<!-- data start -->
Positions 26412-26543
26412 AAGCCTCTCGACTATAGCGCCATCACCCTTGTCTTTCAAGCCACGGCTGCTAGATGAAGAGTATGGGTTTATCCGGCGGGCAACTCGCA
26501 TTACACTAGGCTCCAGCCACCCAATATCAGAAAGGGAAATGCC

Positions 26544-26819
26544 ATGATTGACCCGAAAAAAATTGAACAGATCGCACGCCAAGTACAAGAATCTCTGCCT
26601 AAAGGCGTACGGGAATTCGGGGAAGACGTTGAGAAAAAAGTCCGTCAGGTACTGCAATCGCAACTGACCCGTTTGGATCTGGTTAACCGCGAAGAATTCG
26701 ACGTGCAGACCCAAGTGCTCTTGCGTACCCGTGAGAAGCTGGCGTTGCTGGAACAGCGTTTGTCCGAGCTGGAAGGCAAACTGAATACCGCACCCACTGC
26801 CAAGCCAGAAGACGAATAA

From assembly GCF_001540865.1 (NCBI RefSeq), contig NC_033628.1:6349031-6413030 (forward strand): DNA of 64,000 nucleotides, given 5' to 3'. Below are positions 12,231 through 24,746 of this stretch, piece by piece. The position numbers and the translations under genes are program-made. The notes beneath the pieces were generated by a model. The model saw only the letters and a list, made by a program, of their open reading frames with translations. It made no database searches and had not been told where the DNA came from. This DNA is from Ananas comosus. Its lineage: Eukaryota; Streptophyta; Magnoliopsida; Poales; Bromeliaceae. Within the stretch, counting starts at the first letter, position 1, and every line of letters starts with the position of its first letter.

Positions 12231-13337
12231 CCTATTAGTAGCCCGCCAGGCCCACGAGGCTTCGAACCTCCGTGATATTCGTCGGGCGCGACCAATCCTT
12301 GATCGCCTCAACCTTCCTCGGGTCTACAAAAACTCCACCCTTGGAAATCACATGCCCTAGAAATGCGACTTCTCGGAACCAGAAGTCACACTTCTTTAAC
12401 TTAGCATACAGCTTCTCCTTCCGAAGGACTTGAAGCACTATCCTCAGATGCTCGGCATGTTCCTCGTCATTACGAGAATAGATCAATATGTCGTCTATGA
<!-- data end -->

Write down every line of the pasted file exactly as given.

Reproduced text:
Positions 26412-26543
26412 AAGCCTCTCGACTATAGCGCCATCACCCTTGTCTTTCAAGCCACGGCTGCTAGATGAAGAGTATGGGTTTATCCGGCGGGCAACTCGCA
26501 TTACACTAGGCTCCAGCCACCCAATATCAGAAAGGGAAATGCC

Positions 26544-26819
26544 ATGATTGACCCGAAAAAAATTGAACAGATCGCACGCCAAGTACAAGAATCTCTGCCT
26601 AAAGGCGTACGGGAATTCGGGGAAGACGTTGAGAAAAAAGTCCGTCAGGTACTGCAATCGCAACTGACCCGTTTGGATCTGGTTAACCGCGAAGAATTCG
26701 ACGTGCAGACCCAAGTGCTCTTGCGTACCCGTGAGAAGCTGGCGTTGCTGGAACAGCGTTTGTCCGAGCTGGAAGGCAAACTGAATACCGCACCCACTGC
26801 CAAGCCAGAAGACGAATAA

From assembly GCF_001540865.1 (NCBI RefSeq), contig NC_033628.1:6349031-6413030 (forward strand): DNA of 64,000 nucleotides, given 5' to 3'. Below are positions 12,231 through 24,746 of this stretch, piece by piece. The position numbers and the translations under genes are program-made. The notes beneath the pieces were generated by a model. The model saw only the letters and a list, made by a program, of their open reading frames with translations. It made no database searches and had not been told where the DNA came from. This DNA is from Ananas comosus. Its lineage: Eukaryota; Streptophyta; Magnoliopsida; Poales; Bromeliaceae. Within the stretch, counting starts at the first letter, position 1, and every line of letters starts with the position of its first letter.

Positions 12231-13337
12231 CCTATTAGTAGCCCGCCAGGCCCACGAGGCTTCGAACCTCCGTGATATTCGTCGGGCGCGACCAATCCTT
12301 GATCGCCTCAACCTTCCTCGGGTCTACAAAAACTCCACCCTTGGAAATCACATGCCCTAGAAATGCGACTTCTCGGAACCAGAAGTCACACTTCTTTAAC
12401 TTAGCATACAGCTTCTCCTTCCGAAGGACTTGAAGCACTATCCTCAGATGCTCGGCATGTTCCTCGTCATTACGAGAATAGATCAATATGTCGTCTATGA